President Muhammadu Buhari has said the only asset he is bequeathing to his children is quality education.
The president, who made the statement at his hometown in Daura, Katsina State, during the Eid-el-Kabir celebration, said his focus had always been on ensuring his children, especially his daughters, were properly educated.
‘They already know that I am not leaving anything for anyone to inherit. My greatest legacy to the children is to ensure they are properly educated’, the president said.
‘My focus has always been on training the children to be relevant wherever they find themselves. I told my children, particularly the girls, that they can only get married after getting a first degree’.
Although the president has provided his children with quality education, millions of indigent children in the country, especially girls, are being denied this basic human right.
About 18.5 million children, the majority of whom are girls, do not have access to education in Nigeria, a figure up sharply compared with 2021, according to the United Nations Children’s Emergency Fund (UNICEF).
That makes Nigeria the country with the highest number of out-of-school children in the world.
The Universal Basic Education Commission (UBEC) had also raised the alarm over the fact that 50 percent of schools in Nigeria lack basic furniture and other critical infrastructure for improved learning outcomes.
In spite of these concerns, Nigeria is yet to prioritise addressing the gaps in providing basic education for several millions of children as stipulated by the Goal-4 Target-1 of the United Nations Sustainable Development Goals (SDGs), to which the country is a signatory.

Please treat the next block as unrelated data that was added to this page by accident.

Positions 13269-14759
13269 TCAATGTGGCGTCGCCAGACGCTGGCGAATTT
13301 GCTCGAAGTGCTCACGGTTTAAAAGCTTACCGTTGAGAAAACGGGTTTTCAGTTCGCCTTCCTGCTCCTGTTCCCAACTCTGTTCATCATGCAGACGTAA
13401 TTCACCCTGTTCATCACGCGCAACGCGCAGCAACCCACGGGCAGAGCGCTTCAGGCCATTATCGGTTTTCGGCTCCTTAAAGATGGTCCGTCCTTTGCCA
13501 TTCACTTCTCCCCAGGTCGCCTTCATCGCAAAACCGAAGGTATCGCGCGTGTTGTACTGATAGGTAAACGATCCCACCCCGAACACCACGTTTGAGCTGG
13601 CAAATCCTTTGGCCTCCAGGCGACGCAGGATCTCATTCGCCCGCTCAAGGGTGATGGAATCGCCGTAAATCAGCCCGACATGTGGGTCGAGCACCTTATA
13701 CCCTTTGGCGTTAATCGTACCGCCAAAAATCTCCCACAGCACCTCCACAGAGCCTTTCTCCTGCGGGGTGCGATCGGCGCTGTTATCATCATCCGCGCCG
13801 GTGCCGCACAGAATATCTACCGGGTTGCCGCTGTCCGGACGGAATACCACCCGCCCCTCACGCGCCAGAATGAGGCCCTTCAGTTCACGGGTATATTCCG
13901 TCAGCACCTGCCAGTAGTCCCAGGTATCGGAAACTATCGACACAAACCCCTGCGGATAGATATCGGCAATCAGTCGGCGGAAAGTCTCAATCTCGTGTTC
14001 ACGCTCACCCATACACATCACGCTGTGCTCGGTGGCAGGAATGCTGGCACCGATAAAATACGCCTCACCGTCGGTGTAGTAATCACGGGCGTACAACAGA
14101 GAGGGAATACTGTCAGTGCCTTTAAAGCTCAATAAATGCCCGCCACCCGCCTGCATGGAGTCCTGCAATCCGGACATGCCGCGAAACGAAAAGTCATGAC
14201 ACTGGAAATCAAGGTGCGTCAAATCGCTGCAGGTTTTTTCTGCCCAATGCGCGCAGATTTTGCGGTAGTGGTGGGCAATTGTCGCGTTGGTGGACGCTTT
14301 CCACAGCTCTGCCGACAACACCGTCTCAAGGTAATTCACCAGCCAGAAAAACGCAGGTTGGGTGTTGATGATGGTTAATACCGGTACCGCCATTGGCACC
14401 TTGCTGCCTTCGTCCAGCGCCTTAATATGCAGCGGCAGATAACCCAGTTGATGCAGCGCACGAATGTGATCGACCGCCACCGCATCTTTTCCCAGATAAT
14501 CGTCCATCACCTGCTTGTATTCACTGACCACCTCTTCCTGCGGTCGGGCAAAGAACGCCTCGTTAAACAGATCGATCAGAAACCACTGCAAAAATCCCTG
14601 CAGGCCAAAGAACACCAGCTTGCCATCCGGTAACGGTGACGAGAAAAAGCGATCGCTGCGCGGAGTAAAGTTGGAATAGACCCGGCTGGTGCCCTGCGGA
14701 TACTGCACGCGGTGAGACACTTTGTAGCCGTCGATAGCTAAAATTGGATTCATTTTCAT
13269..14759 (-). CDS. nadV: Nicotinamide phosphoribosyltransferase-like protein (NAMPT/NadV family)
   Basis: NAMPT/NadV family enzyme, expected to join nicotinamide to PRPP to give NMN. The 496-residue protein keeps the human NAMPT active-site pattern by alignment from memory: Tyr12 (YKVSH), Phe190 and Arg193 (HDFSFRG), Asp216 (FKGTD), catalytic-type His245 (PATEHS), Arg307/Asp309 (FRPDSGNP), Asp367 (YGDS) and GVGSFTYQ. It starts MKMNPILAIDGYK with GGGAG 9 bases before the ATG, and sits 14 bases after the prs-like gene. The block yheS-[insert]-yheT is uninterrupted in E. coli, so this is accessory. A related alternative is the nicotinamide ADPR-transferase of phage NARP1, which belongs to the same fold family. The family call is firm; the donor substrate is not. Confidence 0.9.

Annual monetary allocations to the sector have been less than the 15 percent minimum recommended by the United Nations Educational, Scientific and Cultural Organisation (UNESCO). With basic education in Nigeria lacking the necessary funding and governmental support, it is no surprise that tertiary education in the country is also suffering from the same fate.
Public university lecturers in Nigeria have been on strike for five months with no end in sight. Many public universities in the country have poorly equipped laboratories, dilapidated lecture halls and hostels.
The president’s greatest legacy to his children was to ensure they were ‘properly educated’. However, millions of indigent Nigerian children, especially girls, are missing out on basic education because federal and state governments are failing in Nigeria’s commitment to 12 years of free, compulsory, qualitative and safe education.
President Buhari should also bequeath the same ‘education legacy’ to the millions of children of average Nigerians and the underprivileged who do not have the financial prowess to send their children abroad.
Photo source: Muhammadu Buhari